10 rooftop solar debates to watch in 2017 and beyond - By Krysti Shallenberger, Utility Dive, February 9, 2017 - Policy debates over rooftop solar compensation continue to evolve into more sophisticated conversations about electricity rate design.

10,000 Immigrants Go On Strike in Milwaukee - By Wladek Flakin, Left Voice, February 14, 2017 - What would happen if the Trump administration really were to deport millions of undocumented workers from the US? Milwaukee, Wisconsin got a brief taste of that on Monday, the #DayWithoutLatinos. More than ten thousand people went on strike.

Tesla employee writes of low wages, poor morale; company denies claims - By Megan Geuss, Ars Technica, February 9, 2017 - In a Medium post published today, Tesla employee Jose Moran detailed working conditions at the company’s Fremont factory and called for the factory workers to unionize with United Auto Workers (UAW).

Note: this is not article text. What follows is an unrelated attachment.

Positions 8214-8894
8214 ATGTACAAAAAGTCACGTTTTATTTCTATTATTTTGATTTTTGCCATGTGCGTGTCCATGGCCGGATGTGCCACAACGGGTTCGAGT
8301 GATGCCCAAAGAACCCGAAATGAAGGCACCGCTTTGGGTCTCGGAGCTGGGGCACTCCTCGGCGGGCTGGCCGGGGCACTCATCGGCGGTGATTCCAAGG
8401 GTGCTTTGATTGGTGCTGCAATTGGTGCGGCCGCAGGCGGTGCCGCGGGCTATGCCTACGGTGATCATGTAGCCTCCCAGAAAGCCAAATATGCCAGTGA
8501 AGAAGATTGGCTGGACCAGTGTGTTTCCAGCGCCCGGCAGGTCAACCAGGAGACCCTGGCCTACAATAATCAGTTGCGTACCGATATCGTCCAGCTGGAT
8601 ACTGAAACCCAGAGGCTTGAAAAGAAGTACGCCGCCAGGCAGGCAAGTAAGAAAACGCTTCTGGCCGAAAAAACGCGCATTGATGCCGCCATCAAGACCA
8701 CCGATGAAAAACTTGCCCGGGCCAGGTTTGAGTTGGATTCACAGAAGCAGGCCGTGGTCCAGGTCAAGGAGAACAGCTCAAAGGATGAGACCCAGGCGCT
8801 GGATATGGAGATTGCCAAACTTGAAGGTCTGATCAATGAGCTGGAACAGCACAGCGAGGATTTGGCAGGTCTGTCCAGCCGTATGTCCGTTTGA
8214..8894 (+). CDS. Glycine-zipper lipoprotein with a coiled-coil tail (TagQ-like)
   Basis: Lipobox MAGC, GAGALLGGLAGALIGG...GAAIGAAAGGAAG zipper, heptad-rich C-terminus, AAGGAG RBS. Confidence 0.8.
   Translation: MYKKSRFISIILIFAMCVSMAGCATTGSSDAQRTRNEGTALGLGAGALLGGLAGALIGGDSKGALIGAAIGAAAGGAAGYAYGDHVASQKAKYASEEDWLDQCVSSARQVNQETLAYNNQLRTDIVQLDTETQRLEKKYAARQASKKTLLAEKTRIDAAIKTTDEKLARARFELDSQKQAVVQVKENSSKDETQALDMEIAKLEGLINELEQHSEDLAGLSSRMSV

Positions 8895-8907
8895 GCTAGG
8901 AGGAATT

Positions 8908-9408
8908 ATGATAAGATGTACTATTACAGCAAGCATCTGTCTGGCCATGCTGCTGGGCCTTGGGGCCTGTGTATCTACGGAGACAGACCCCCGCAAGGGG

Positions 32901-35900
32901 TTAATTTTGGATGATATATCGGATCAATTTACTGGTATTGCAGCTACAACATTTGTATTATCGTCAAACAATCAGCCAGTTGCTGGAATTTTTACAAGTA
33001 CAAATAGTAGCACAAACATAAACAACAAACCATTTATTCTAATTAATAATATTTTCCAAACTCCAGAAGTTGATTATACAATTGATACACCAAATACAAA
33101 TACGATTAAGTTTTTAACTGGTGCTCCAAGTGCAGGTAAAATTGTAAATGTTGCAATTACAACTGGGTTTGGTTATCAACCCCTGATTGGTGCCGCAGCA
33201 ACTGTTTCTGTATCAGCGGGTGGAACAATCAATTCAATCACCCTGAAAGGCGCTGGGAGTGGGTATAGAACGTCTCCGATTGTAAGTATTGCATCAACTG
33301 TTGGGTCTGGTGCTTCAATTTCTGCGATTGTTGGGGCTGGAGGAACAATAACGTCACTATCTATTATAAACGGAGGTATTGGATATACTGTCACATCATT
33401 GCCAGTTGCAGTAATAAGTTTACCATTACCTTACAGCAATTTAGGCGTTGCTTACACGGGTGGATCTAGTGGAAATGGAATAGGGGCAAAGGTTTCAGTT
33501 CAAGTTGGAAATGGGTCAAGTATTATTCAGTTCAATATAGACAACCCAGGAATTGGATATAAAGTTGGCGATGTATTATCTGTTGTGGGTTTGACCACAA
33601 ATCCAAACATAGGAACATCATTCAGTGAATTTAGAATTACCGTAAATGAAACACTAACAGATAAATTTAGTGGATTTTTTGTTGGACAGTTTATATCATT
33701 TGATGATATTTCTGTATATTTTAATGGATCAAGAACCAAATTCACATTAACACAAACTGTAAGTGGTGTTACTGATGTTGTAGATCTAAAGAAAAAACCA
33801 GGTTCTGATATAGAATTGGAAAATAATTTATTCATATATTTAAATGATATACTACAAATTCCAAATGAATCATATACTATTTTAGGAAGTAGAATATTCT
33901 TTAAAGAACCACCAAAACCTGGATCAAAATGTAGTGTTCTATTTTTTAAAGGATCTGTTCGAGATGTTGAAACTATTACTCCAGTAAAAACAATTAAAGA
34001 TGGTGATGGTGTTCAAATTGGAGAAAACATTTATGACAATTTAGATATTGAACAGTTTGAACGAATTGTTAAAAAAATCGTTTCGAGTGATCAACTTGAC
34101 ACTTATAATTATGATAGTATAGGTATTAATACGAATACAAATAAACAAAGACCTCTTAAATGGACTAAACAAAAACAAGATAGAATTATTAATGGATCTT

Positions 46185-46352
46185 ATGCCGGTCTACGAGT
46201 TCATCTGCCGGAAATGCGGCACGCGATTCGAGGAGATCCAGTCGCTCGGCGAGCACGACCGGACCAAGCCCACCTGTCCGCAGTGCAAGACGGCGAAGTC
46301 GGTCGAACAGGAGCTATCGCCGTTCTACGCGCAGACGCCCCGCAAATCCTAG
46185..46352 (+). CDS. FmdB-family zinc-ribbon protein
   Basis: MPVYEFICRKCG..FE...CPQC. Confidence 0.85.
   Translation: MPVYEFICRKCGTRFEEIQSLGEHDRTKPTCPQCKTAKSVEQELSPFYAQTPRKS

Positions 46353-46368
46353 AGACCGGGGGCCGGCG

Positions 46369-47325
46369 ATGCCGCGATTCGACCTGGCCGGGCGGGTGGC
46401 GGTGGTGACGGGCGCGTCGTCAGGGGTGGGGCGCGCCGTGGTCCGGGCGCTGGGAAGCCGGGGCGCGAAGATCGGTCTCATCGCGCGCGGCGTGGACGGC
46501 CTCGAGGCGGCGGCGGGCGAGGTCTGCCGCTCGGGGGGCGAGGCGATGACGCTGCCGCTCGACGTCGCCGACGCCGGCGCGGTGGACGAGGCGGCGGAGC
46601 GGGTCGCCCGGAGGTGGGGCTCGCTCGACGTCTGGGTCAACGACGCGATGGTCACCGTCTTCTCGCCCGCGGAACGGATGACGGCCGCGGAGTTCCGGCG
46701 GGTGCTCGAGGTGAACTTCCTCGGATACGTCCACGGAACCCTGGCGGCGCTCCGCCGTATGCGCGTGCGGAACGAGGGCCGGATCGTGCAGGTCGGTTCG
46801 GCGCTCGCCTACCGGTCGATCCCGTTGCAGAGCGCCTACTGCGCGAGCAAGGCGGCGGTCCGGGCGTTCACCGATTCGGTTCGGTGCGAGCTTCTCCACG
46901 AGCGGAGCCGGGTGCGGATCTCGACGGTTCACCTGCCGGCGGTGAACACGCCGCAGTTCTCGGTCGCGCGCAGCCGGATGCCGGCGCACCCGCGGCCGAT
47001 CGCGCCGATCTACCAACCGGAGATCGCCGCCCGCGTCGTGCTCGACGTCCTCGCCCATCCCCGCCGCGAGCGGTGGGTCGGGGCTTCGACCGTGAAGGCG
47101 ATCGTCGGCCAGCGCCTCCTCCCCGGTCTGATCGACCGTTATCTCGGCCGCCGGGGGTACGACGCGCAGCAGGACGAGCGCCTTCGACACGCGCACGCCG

Tesla workers are talking about unionizing - By Adrianne Jeffries, The Outline, February 9, 2017 - Tesla employees are talking to the United Auto Workers about unionizing to advocate for higher pay and shorter hours, citing the high cost of living in the San Francisco Bay Area and work-related injuries.

There are now twice as many solar jobs as coal jobs in the US - By Brad Plumer, Vox, February 7, 2017 - Putting solar panels on rooftops and arrays is a labor-intensive process. You need people to design and manufacture the panels. Then people to market the panels to homes, businesses, and utilities. Then people to come and install them. It all adds up to a lot of jobs. Even though solar power still provides just a fraction of America’s electricity — about 1.3 percent — the industry now employs more than 260,000 people, according to a new survey from the nonprofit Solar Foundation. And it’s growing fast: Last year, the solar industry accounted for one of every 50 new jobs nationwide.